John Ashe – From Airman 3rd Class to Chief Master Sergeant in our Cold War Air Force
January 30, 2021
This is the seventh article in a continuing series about local military veterans and their service to our great country.
John and his twin brother were born on April 17, 1942 in Suffolk, Virginia. His family soon moved to Newport News, Virginia, where his father worked at the famous Newport News shipyard and, in the early 1950s, became one of the first African-American police officers to serve with the Newport News Police Department. As John recalled, "Newport News is a military community and I was unaware that I had been predestined to join the military. My home town of Newport News is surrounded by the Navy, Army, Air Force and Coast Guard, so we were exposed to patriotism in school and daily life. My uncles served in the U.S. Army, the U.S. Coast Guard and [we were near] Langley Air Force Base and the Norfolk Naval [base] where aeronautics history was being made."
In 1957, John went on his very first date with a young lady named Rosabelle Jenkins, who had invited him to accompany her to hear a guest speaker at the local Baptist Church. The guest speaker was Dr. Martin Luther King, Jr. In his speech, Dr. King talked about the struggles of black people seeking justice and equal rights; he also opined that, even when confronted with obstacles in life, one should always do the very best he can at whatever his job in life might be. Dr. King's counsel to always "do your best" has inspired John throughout his life and career.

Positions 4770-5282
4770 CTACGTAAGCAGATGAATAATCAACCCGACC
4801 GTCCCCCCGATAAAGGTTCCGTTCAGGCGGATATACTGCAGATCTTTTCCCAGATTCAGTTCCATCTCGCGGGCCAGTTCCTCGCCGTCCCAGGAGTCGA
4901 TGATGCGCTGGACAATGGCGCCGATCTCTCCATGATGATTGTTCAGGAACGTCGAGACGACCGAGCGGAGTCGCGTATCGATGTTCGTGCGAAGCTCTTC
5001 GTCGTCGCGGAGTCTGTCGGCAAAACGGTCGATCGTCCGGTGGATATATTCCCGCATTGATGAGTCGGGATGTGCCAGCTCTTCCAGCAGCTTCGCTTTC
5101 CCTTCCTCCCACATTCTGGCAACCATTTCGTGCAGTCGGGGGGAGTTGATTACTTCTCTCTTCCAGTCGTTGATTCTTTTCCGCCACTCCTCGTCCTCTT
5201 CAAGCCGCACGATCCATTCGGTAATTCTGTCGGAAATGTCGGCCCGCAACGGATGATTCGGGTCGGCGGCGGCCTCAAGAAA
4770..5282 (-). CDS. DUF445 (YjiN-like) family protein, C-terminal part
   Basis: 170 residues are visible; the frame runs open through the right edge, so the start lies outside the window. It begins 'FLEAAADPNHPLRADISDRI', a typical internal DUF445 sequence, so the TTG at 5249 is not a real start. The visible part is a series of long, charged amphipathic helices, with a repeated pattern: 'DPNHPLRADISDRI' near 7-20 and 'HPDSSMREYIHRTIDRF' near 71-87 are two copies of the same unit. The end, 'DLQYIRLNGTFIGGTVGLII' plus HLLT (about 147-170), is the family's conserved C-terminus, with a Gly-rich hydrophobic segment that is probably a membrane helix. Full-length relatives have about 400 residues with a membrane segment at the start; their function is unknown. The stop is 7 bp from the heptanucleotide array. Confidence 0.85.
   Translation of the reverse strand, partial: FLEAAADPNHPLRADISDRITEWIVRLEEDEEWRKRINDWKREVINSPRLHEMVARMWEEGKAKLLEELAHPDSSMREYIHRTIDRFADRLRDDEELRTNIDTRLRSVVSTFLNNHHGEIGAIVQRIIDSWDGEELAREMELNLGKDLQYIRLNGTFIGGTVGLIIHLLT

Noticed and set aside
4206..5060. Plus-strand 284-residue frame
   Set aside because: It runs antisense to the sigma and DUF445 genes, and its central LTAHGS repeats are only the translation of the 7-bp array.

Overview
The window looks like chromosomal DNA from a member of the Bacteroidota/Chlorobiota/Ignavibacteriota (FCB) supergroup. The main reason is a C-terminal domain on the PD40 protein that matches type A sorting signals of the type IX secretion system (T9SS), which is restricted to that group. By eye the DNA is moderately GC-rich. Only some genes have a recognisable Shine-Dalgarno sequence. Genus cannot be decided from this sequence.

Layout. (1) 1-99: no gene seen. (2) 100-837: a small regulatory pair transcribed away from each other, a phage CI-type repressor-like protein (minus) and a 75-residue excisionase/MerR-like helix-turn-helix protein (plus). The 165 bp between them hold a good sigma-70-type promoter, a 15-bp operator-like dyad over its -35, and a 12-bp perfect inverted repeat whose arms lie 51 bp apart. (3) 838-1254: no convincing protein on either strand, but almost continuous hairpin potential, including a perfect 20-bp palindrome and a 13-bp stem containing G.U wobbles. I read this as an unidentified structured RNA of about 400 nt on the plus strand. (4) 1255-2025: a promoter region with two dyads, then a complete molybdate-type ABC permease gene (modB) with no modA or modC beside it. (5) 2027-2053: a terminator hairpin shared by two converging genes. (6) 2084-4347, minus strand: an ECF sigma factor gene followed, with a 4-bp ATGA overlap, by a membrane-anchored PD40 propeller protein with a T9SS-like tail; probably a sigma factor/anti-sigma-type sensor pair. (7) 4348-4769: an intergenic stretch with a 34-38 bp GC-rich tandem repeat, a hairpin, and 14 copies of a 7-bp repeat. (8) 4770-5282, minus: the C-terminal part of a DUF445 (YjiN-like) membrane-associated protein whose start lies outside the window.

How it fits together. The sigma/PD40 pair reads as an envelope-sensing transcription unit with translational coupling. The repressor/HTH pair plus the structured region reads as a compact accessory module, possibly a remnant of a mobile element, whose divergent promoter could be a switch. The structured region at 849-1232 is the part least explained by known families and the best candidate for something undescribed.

John graduated from Huntington High School in 1960 with the intention of attending Norfolk State College. Unfortunately, family finances precluded sending John to college, thus, at the urging of a friend, he joined the U.S. Air Force. As John remembers, on December 28, 1960, "my service to our great nation began. I departed Newport News for basic training at Lackland Air Force Base, Texas." While in basic, John's aptitude test scores revealed that he was highly qualified in the mechanical field; as a result, he was selected for training at Amarillo Air Force Base, Texas, to become a B-47 "Stratojet" bomber maintenance technician. In May 1961, Airman 3rd Class Ashe was assigned to Pease Air Force Base, New Hampshire, and the 509th Bomb Wing-perhaps the most historic wing in the U.S. Air Force, for, in August 1945, it had dropped the atom bombs on both Hiroshima and Nagasaki, hastening the end of World War II.
At Pease AFB, John was assigned to his first Boeing B-47E bomber, "My crew chief was Harold Bostick, a big tall Texan and I was very intimidated by him; however, he became a key person, trainer/mentor, and a life-long friend. He was a man who did not see color. He enabled me to grow and helped me to achieve more out of life and a successful Air Force career than I could ever have imagined." During our discussion, John noted that he "owed a debt of gratitude" to many of his superiors and co-workers at Pease AFB. "Considering [the state of] race relations in the 1960s, these men treated me like a man, and I came to admire them."